Shooting from the lip
Parenting is about “being there”. It means the world.
I want to be there, too. Watching school sport on Saturday mornings is such a precious season in life.
So: I’m on the N2, in-bound, heading for Cape Town’s Southern Suburbs. And, at the R300, traffic grinds to a halt. Dead-still. What? Surely not – it’s Saturday!
I check Twitter. My heart sinks. @CapeTownFMS (Freeway Management System) has posted: “Stationary vehicle: N2 inbound after R300. Left lane closed, expect delays.”
Great. Even worse, that was 58 minutes earlier.
Exasperating. I won’t “be there”, cheering my son on, this time.
Half an hour later, traffic eventually freed up. The offending vehicle: a white Nissan Hardbody double-cab, with a puncture or some wheel problem.
This single vehicle has led to hundreds of vehicles being severely delayed.
There’s a traffic officer, in smartly-pressed blue uniform, in an Opel sedan. Not much help.
The response: “It took a very long time for the tow-truck to reach the vehicle in the thick traffic.”
So I wonder: Is this lumbering tow-truck, stuck in the congestion, the only resource we had?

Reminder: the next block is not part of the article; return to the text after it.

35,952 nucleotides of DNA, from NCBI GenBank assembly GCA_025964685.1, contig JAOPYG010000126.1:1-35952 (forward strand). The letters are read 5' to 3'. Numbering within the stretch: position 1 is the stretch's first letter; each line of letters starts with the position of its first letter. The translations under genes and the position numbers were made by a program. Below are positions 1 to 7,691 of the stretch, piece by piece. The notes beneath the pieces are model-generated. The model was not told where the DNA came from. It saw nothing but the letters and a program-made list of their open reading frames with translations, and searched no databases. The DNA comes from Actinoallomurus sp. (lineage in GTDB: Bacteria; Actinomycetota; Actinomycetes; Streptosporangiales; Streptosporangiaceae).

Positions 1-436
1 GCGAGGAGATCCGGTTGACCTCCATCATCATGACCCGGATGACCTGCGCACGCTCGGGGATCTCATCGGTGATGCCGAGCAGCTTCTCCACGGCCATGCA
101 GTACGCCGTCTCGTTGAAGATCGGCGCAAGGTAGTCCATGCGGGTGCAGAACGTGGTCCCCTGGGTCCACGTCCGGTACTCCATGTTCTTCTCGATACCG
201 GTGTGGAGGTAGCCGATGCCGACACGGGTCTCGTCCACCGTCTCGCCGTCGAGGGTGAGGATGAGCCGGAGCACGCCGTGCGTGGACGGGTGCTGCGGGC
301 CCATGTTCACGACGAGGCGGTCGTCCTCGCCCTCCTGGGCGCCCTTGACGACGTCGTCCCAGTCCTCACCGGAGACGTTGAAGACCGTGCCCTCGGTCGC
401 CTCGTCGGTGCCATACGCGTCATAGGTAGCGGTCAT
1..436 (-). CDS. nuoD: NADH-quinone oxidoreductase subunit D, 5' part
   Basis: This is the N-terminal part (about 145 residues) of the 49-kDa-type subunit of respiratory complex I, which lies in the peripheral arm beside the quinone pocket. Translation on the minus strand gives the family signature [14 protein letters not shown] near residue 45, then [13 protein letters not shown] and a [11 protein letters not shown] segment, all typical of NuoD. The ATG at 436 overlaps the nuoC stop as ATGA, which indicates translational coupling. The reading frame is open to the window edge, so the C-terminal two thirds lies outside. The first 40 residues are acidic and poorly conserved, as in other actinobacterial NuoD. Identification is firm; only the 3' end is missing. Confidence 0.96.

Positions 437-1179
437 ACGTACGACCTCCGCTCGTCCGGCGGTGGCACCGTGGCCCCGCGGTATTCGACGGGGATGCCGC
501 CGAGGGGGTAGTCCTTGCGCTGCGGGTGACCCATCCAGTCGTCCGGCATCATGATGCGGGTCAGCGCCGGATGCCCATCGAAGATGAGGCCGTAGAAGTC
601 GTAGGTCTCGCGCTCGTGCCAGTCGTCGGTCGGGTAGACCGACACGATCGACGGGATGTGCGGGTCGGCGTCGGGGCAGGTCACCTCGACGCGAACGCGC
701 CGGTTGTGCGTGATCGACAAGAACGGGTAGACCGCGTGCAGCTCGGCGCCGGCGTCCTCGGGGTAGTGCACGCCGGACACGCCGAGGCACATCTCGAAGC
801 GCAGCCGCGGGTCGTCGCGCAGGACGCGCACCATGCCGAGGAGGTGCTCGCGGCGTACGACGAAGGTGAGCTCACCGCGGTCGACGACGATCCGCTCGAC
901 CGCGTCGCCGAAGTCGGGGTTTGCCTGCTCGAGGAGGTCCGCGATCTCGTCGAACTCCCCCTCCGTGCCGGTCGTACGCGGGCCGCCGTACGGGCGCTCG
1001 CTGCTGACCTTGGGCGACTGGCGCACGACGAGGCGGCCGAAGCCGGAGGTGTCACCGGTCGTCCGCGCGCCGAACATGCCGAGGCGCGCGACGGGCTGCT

I remember an illustration I drew of Uber’s thinking. A birds-eye view of a highway, filled with traffic. There was only one bus and one taxi amidst all those vehicles. But Uber looked at the situation differently – saw every private vehicle as a potential latent resource for public transport, too. Boom.
Amidst hundreds of vehicles stuck behind that one nasty Nissan on Saturday, was an abundance of resources to solve this mess.
My old Land Rover is strong enough to tow a small country. And a few cars back was another parent, a highly trained mechanical engineer.
Between us, we could have got that Nissan down the road and out of the way in about eight minutes.
So could a traffic officer on a BMW GS Adventure, carrying a mechanic and his mobile toolbox – dispatched to the scene.
A joint venture, sponsored by the Cape Chamber of Commerce and Industry, to mitigate the crippling economic damage from our notorious traffic congestion?
So many potential solutions.
Increasingly, the state is understanding its role to be an aggressive enabler of innovation and disruption – a free flow of ideas, from the whole of society, into practical action.
And, to do that, the state needs two primary qualities: credibility – as a partner worth talking to; and integrity, the promise to tenaciously stay the course, until intractable problems are jointly solved.
How do we land disruption? With credibility and integrity.
Precisely the same two qualities South Africa’s Members of Parliament need tomorrow, August 8.